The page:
Law enforcement in America is controversial. Is it just? Is it little more than a repressive apparatus, subjecting the vulnerable and the afflicted to the norms of the ruling class in the cause of maintaining “white privilege?”
Police derives from the Greek word for city – “polis,” which came to embrace the idea of political community. In Latin, this became the ‘res publica,’ which gave rise to “republic.” Policing is part of building and maintaining community.
This was recognized by the founder of modern police forces, Sir Robert Peel. When launching the first police force, the London Metropolitan Police, Sir Robert issued ethical principles to direct the application of police power in the community. He insisted that the police are the community and the community the police.
What we must do both to enhance community and to police effectively depends on our insights into human nature – is our species congenitally good or evil or both at once? Human nature – good or bad – guides both members of the community and the sworn officers of every police force. What kind of character is needed for good policing in America today? What kind of character is needed for our citizens to be fair and just with one another?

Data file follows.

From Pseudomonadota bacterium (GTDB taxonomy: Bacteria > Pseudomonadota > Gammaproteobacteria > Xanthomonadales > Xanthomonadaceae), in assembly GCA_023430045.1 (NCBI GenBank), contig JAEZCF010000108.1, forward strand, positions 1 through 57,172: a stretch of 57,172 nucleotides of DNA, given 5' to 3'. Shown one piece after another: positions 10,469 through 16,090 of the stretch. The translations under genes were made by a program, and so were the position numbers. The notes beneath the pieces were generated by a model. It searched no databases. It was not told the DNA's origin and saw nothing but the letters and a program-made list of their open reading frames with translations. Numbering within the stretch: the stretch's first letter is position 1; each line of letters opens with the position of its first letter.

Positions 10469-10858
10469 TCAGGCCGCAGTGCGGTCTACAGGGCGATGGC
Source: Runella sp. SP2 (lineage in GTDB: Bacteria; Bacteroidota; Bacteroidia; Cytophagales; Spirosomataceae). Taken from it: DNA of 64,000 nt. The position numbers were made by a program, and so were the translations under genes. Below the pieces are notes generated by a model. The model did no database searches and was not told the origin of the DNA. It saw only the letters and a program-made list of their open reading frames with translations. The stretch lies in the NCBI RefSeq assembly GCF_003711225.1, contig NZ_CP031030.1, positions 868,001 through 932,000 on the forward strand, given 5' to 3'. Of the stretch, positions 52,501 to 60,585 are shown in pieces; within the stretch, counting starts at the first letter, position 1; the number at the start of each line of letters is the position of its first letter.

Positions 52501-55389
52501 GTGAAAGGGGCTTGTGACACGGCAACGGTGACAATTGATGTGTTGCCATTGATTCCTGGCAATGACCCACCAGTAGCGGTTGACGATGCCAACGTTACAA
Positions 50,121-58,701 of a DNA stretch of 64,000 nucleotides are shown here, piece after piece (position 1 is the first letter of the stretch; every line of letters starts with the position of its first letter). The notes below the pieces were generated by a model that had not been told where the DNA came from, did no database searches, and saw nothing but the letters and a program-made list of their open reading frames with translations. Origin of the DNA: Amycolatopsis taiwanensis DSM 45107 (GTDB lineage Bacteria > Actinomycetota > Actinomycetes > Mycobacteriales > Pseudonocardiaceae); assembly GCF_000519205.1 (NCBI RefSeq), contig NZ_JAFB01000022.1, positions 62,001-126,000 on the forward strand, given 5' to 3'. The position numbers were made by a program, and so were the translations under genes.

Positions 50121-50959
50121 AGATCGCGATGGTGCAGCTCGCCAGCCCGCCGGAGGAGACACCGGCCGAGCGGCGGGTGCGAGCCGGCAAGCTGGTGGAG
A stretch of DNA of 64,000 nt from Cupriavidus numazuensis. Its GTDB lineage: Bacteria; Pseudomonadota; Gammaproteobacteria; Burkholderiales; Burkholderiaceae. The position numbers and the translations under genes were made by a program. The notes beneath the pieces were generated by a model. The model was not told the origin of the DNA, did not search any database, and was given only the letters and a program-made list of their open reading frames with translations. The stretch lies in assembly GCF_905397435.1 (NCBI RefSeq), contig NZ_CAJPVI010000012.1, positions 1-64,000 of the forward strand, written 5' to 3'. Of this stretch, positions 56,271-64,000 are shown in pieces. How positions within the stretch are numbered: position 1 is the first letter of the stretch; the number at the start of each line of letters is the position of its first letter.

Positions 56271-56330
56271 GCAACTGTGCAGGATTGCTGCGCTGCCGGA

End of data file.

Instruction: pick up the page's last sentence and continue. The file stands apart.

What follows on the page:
Please join us for our annual Brandl Program, this year on “Community Policing – the Way Forward for a Divided America” over Zoom at 11:00 am on Friday, March 19th.
The panelists will include John Harrington, Commissioner of the Minnesota Department of Public Safety, Matt Bostrom, former Sheriff of Ramsey County and Booker Hodges, Assistant Commissioner of the Minnesota Department of Public Safety.
The program agenda is:
-Welcome: John Hinderaker, President, Center of the American Experiment
-Presentation of Speakers: Laura Bloomberg, Dean, Humphrey School of Public Affairs
-Remarks: John Harrington, Commissioner, Minnesota Department of Public Safety
-Response: Matt Bostrom, former Sheriff, Ramsey County, and Booker Hodges, Assistant Commissioner, Minnesota Department of Public Safety
-Q&A with Speakers: Kate Cimino, Executive Director, Citizens League
-Closing: Jane Leonard, President, Growth & Justice
The event is free and open to the public.
The program will conclude at noon.
The Brandl Program is sponsored by the Center of the American Experiment, Citizens League, Growth & Justice, Humphrey School of Public Affairs and the Caux Round Table for Moral Capitalism.